Abstract

A 100 kW fiber laser was first used to weld steel. Speeds at the range between 0.3 and 5.0 m/min were tested, and the maximum weld bead depth of 70 mm was achieved by single pass welding. Solidification cracking and porosity occurred when the welding speed was lower than 0.5 m/min, while undercut appeared when the welding speed was higher than 3.0 m/min. Both the ratio of depth to width and the cross section area of the weld bead had a positively linear relationship with the welding speed. A high speed camera was used to observe the characteristics of the keyhole and molten pool. The average number of spatters increased with the welding speed, while the keyhole diameter and the length of the molten pool in front of the keyhole decreased with the welding speed. This Letter validates the application potential of a 100 kW ultra high power fiber laser in manufacturing, e.g., welding, cutting, and additive manufacturing.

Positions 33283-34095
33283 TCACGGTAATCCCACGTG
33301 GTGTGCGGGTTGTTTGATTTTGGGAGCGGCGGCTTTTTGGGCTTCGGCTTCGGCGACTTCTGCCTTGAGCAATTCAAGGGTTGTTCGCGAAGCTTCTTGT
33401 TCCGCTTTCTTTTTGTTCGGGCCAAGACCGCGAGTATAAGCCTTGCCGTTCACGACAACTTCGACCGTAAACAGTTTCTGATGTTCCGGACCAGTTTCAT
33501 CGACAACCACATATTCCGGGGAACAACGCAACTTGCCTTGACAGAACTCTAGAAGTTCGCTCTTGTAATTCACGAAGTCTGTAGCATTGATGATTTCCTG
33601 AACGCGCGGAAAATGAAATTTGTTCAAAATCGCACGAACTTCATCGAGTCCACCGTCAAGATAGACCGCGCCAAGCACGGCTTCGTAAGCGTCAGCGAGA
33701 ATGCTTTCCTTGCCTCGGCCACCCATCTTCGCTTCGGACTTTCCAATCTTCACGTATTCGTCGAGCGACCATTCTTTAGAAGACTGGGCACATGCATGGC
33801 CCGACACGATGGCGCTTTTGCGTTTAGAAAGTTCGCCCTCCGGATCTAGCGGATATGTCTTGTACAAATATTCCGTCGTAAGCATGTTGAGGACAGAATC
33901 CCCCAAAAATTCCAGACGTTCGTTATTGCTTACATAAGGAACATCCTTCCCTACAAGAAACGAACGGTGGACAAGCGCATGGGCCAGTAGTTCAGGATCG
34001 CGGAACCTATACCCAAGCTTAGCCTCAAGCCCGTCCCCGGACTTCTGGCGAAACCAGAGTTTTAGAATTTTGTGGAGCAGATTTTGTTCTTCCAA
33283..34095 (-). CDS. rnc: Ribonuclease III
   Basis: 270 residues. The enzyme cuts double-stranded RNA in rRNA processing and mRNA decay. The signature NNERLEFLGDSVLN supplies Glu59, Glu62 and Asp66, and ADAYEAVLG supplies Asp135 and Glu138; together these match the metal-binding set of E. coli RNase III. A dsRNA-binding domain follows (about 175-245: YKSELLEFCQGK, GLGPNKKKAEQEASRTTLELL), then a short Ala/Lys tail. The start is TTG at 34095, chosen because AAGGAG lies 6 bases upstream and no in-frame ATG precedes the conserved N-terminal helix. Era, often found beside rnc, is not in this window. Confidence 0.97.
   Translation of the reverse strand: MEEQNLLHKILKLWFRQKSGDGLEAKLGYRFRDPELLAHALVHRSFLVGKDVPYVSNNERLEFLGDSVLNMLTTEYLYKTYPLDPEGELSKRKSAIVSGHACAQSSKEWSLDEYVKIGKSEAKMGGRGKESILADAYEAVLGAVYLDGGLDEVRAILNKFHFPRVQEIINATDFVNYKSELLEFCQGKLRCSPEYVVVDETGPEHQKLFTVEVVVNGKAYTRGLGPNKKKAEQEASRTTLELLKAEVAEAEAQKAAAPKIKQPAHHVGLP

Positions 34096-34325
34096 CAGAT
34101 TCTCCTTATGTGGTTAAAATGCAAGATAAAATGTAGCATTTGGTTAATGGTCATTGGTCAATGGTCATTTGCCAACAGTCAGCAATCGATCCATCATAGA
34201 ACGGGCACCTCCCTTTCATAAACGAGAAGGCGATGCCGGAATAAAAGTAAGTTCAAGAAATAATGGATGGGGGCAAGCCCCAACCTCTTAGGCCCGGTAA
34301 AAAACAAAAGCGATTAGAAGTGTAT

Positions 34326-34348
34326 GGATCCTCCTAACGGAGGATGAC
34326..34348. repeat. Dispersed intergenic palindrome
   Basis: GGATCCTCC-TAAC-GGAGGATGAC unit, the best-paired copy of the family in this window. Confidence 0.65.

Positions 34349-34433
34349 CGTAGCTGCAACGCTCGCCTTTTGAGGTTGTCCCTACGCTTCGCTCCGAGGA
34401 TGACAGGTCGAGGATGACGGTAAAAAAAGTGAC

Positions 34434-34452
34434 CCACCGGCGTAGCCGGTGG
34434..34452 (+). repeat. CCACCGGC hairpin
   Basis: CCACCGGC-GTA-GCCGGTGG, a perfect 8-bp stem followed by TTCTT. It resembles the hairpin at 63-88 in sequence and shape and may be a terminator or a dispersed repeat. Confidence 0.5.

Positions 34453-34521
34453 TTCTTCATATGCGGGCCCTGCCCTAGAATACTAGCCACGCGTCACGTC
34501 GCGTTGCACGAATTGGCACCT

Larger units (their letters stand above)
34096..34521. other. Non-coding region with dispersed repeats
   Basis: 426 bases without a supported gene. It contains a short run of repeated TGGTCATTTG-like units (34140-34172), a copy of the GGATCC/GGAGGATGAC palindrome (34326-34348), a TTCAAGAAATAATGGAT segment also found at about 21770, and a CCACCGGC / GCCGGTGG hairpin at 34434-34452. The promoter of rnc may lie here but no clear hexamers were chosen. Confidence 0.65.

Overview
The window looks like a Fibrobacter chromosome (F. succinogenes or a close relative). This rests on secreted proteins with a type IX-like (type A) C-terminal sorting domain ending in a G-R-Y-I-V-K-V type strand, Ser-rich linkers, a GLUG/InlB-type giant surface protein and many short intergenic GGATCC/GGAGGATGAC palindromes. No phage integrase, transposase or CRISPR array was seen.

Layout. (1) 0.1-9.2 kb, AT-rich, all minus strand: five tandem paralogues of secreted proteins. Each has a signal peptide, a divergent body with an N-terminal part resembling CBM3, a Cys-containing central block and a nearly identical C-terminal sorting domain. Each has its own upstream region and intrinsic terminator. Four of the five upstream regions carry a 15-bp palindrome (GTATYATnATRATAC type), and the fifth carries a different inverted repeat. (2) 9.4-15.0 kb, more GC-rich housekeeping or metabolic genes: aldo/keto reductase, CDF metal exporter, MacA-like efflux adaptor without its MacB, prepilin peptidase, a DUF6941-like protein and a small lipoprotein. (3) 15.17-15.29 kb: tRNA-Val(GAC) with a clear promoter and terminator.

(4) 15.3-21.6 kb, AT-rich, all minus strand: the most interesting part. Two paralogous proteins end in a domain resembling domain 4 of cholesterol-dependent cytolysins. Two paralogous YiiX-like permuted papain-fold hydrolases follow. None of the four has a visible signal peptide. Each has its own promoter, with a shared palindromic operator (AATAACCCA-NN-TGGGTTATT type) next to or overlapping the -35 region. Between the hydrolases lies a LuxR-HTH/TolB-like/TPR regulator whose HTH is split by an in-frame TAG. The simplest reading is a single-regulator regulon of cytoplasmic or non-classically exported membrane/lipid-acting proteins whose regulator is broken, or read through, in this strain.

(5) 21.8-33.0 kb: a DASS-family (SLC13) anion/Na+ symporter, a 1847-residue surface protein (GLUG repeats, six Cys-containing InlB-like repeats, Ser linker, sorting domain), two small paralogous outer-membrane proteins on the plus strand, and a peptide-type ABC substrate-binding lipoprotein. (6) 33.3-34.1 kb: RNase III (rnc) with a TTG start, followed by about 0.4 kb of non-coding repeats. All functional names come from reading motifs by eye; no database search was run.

© 2018 Optical Society of America

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Supplementary Material (4)

NameDescription
» Visualization 1       Visualization 1 shows the dynamic characteristics of molten pool at the welding speed of 0.3 m/min observed by a high speed camera.
» Visualization 2       Visualization 2 shows the dynamic characteristics of molten pool at the welding speed of 1.0 m/min observed by a high speed camera.
» Visualization 3       Visualization 3 shows the dynamic characteristics of molten pool at the welding speed of 3.0 m/min observed by a high speed camera.
» Visualization 4       Visualization 4 shows the dynamic characteristics of molten pool at the welding speed of 5.0 m/min observed by a high speed camera.

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